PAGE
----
II. Providing Meaningful Player Choices
The classic example here is combat mechanics. The idea is to present a complex and diverse enough set of choices in order to make the decisions of the player important in determining the outcome of the game events.
III. Inspiring Player Action
Examples of these are the Sanity rules from Call of Cthulhu which provide a nudge of when and what type of insanity the player is struck with, but leave the exact details of expressing it up to the player and GM.
Psychological and Drama mechanics are normally created with this rationale in mind, to respectively inspire role-play and story creation.
IV. Replacing Player Choice
These mechanics are intended to flat out replace decisions by a player or GM.
Single roll combat resolutions are typically this type of mechanic, the idea is to remove any tactical choices beyond that of the decision to engage in battle (and sometimes even that isn't offered). Another example is the use of straight up 'social' skills like 'bribe' and the like. The concept is to remove choices and actions from extensive play that are felt to be either beyond the ability of the players or outside the focus of the game.
Another way of looking at these mechanics is as a simple and quick method to resolve something so that the game can go forward. Removing significant player input is perhaps the fasted way to achieve that goal.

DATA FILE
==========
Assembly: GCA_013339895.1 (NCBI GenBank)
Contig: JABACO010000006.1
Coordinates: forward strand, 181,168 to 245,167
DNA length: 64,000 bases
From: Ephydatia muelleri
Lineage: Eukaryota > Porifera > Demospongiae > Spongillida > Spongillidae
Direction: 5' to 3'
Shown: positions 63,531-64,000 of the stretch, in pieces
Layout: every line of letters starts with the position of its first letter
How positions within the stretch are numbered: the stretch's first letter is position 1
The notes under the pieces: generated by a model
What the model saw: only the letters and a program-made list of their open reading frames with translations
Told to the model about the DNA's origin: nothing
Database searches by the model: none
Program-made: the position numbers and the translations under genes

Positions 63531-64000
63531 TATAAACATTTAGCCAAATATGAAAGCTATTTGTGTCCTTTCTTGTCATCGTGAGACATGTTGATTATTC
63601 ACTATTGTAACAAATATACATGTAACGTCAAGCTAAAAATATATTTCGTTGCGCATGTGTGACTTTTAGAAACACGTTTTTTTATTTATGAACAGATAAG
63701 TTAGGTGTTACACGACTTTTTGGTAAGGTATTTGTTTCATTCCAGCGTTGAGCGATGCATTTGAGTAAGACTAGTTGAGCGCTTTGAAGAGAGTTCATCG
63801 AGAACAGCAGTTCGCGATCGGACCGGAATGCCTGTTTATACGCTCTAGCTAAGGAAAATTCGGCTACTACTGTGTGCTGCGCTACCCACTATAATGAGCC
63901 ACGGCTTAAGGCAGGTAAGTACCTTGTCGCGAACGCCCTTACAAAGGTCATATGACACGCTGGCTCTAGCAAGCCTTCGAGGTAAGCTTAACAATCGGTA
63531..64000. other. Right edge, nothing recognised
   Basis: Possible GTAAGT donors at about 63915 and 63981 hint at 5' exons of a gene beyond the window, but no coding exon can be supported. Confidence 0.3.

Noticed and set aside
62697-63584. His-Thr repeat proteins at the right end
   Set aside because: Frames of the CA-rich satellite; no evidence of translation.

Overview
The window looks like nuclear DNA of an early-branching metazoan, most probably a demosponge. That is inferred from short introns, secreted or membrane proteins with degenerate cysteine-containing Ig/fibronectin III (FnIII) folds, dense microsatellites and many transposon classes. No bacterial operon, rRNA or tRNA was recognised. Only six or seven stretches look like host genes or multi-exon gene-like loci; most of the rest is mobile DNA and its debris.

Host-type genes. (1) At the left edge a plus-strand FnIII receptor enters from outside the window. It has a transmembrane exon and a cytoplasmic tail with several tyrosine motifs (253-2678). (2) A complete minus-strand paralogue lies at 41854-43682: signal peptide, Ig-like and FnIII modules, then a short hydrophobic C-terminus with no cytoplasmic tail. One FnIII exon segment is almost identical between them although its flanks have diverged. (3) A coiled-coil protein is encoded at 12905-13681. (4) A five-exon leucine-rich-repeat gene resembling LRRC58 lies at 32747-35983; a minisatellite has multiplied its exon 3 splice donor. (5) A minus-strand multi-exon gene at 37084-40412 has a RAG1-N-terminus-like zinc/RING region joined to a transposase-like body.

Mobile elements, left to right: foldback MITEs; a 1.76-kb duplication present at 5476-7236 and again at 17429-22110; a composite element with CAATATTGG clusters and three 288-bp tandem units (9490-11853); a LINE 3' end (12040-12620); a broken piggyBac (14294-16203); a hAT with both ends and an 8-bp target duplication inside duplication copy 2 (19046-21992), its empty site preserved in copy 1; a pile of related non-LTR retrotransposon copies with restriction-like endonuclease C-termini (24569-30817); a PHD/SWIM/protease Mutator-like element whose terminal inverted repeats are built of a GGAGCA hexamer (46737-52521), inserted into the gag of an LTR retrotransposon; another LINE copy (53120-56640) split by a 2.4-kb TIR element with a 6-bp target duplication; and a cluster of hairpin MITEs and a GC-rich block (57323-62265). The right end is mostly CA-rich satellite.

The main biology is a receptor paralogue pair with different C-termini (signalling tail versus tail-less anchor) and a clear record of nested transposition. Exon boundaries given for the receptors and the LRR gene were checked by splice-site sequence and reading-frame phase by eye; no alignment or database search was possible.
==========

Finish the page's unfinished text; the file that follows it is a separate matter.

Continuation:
V. Provide an Illusion
Some mechanics exist to aid in suspension of disbelief. Thus a game may include detailed currency rules because the players have a hard time believing that everyone in the world uses the same coins.
Some mechanics provide an illusion of Rationale II above. A typical example is providing a wide range of combat maneuvers that suggest a good selection- but upon using some math it's revealed that a single one of the provided maneuvers is always the best choice, or that the choice doesn't matter. Sometimes this is a result of failed design, at other times it's done on purpose (often using dice pools mechanics in order to make the illusion more difficult to pierce).
There are other possible reasons of course. I'm sure you can add a few with a little bit of thought.
Once one knows the rationale for a mechanic, it becomes much easier to determine the Layer of Design it applies to as well as its form. Rationale IV mechanics for example tend to be simpler than Rationale II systems by nature.
There's just one gotcha to keep in mind. A little thing called the 'the eye of the beholder'.